Hellish scenes threaten to get worse.
Increasingly, Lebanese officials and politicians are raising the specter of internal conflict. That comes just 31 years after the end of the country’s terrible 15-year civil war. This black chapter ended with a modus vivendi that critics say systematized government corruption, culminating in a financial collapse that has once again pushed Lebanon to the brink.
In a statement to CNN this week, Lebanon’s interim minister Mohammed Fahmi said there was a higher likelihood of “security breaches such as explosions and assassination attempts” in the country.
But on the streets of Lebanon, this same political elite is overwhelmingly unpopular. Even ardent supporters of conventional parties are calling for a review of the country’s denominational power-sharing system, which allocates seats per sectarian group. Deputies publicly admit their failures, and some of them say they should leave office too. Left-wing groups, such as the Communist Party, have called for an “escalation” of the country’s popular uprising, which began in October 2019 with the aim of overthrowing the ruling class.
The report details exactly what this means: a rapid slowdown in economic growth, a closed currency, small depositors who bear most of the economic losses, an impressive depletion of the country’s resources, including human capital, and a rate of poverty exceeding 50% in 2021.
According to the World Bank, the catastrophe could have been largely avoided. Lebanese leaders have avoided, even for some of the most cynical observers, adopting policies that could mitigate the financial decline.
The state has done little or nothing to alleviate poverty. No formal capital controls have been implemented for almost a year and a half after banks began limiting cash withdrawals to depositors in a discretionary manner. That practice which provoked the flight of capital from the super-rich, while the working and middle classes watched their deposits helplessly, losing most of their real value.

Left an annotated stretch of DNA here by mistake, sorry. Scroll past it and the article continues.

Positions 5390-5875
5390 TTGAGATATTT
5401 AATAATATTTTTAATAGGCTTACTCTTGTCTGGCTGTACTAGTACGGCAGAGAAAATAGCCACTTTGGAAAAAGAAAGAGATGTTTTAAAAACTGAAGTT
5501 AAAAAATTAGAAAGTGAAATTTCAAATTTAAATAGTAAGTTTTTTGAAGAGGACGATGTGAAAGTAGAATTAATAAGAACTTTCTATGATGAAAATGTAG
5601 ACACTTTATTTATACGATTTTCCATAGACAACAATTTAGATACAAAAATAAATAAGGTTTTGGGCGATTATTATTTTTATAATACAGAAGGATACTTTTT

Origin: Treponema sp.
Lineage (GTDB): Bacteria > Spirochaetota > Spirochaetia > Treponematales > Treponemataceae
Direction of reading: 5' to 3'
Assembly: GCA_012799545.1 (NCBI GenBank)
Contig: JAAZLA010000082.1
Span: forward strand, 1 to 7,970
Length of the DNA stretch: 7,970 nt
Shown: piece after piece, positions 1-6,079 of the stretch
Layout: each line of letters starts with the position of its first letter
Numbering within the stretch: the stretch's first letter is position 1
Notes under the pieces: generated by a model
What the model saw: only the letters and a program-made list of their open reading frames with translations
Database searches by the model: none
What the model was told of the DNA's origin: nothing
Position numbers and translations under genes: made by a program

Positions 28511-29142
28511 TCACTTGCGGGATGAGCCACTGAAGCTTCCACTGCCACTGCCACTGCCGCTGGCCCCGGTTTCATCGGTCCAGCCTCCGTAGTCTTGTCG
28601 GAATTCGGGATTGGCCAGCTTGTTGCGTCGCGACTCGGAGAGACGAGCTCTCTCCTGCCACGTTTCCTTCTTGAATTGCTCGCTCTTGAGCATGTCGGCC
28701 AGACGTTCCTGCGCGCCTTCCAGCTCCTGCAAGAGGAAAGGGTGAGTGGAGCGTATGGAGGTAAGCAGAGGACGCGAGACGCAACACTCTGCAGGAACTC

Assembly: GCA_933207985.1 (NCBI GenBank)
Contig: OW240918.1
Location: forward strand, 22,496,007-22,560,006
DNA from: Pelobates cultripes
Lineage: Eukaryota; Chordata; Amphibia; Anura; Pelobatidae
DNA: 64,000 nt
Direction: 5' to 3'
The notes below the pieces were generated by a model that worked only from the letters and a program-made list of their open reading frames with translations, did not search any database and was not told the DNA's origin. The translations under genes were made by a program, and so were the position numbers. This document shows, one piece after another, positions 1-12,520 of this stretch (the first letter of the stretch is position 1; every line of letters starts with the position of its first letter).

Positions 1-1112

The country also does not have an official exchange rate platform, leaving the fall of the lira at the mercy of the shady black markets and the ever-present possibility of currency manipulation.
The economic outlook is becoming more bleak almost daily. The country’s currency on the black market has now lost 90% of its value in October 2019. As Lebanon burns through its foreign reserves, the interim Minister of Energy, Raymond Ghajar, raised this month the possibility of electrical outages 24 hours a day, 7 days a week, plunging the country into “total darkness.”
The loss of subsidies could be the most important moment that will threaten to incline Lebanon into similar scenarios in Venezuela, and aggravate the lack of food, fuel and medical care.
Families living on a minimum wage (now less than $ 50 a month) will not be able to afford staple foods as inflation skyrockets. The already forced security forces, which have to contend with the frustrations of their new level of impoverishment, will have to deal with rising crime rates and the possibility of political tensions spreading in the long run.
The only light of hope is the possibility of an imminent political resolution that in turn will produce efficient and effective government. But for most who are familiar with the largely elite record of the political elite, this seems like a pipe dream. In the absence of leadership, the economy could continue to move toward the unknown.
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